Lee Hartman teaches me a new technique for oil painting which results in a watercolor effect.
How to - watercolor effects using oil
Lee Hartman teaches me a new technique for oil painting which results in a watercolor effect.

For those of you following along on this series, you are probably tired of seeing the painting of the Lucie Stern Theatre. I am pleased with how that painting turned out. After months of staring at it though, it is a refreshing change to close the chapter on my fifth painting and finally divert all focus to my sixth, “Candy Apples, Lemons and Whispers.”

This painting is based on a photo taken many years ago. My mother-in-law use to be a teacher. During the summer breaks, she would work at a candy apple and lemonade stand at The Ex in Canada. The Ex is an annual national exhibition that is part circus, part concert, part amusement park and all fun. The money she made from the summer would be part of her slush fund. The woman in the painting operating the cash register is my mother-in-law.

I had come across the photo while browsing through old and new photos seeking inspiration.

The Ex, Ottawa, Canada at Lansdowne Park
I finally found some time over the week before class to use my home art studio. I made some progress on the background of "The Ex" fair in Canada before my Saturday class.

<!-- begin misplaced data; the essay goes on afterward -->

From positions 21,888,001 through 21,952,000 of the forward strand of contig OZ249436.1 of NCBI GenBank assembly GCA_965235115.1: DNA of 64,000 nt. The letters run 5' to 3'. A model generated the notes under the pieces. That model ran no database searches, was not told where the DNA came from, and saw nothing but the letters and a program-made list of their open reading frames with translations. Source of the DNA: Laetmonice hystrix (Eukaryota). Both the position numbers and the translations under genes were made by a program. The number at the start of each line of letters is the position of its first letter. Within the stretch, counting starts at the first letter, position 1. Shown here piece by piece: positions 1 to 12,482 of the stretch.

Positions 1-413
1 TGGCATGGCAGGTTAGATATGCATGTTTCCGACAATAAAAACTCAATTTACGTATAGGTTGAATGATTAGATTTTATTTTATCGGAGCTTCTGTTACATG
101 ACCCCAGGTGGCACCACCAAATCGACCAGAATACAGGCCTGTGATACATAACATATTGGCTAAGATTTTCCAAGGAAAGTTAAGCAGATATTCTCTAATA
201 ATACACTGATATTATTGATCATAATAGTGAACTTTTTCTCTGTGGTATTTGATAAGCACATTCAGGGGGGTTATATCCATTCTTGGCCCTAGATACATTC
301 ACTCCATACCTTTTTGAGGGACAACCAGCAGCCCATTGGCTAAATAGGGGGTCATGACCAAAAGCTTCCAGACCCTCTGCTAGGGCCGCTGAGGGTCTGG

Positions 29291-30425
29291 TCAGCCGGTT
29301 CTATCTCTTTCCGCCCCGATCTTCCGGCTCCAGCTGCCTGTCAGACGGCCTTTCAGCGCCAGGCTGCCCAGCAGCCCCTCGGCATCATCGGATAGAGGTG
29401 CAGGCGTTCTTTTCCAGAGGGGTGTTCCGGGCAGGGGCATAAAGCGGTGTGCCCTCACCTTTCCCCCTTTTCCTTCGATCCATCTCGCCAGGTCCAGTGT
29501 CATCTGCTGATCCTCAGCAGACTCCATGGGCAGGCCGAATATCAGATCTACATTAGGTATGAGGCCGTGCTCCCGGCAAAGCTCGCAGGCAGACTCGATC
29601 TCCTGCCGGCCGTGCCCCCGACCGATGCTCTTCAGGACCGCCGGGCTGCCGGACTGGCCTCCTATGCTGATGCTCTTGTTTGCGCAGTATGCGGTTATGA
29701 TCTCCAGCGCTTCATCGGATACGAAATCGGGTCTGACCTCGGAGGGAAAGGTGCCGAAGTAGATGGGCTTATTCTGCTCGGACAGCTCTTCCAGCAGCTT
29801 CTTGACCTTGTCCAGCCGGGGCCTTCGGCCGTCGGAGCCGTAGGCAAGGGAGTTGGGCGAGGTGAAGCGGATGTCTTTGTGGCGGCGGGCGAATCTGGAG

I started this week’s art class with some work I did during the week in my home art studio. You can tell from the photo above that I started to paint in the background. This is the first pass of the painting and I am never sure how detailed or not I should get in this phase.

Lee, my oil painting teacher, seems conflicted. On one hand she tells me I should paint it as well as I can. On the other hand she notes it must look crappy before it looks good. So which one is it? Like most things in life, the right answer is “both.” It is figuring out the dynamic balance between these seemingly opposite pieces of instructions that will take me years or even decades to master.

This week, Lee shows me a new technique. Instead of using my oil paints in their absolute intensity and concentration, Lee advises me to thin them down with oil or turpentine so that they become an almost watercolor consistency. Then I apply them like I would watercolor. Highlighting the different colors and tones in the painting without putting in absolute detail. The goal is to create visual interest with different concentrations of paint. Also because the paint is thinned down, it is also easier to mix different shades and play with colors on the palate. I am able to mix colors with my brush instead of just with a palate knife.

Once the colors are applied, a puff brush is used to soften the colors. More on selecting puff brushes in another post.

For now, I am enjoying this new technique. It gives you the instant satisfaction that I think those that decide to veer towards watercolor or acrylics value.

Loni Stark is an artist at Atelier Stark, self-professed foodie, and adventure travel seeker who has a lifelong passion for technology’s impact on business and creativity. She collaborates with Clinton Stark on video projects for Atelier Stark Films. It’s been said her laugh can be heard from San Jose all the way up to the Golden Gate Bridge. She makes no claims to super powers, although sushi is definitely her Kryptonite.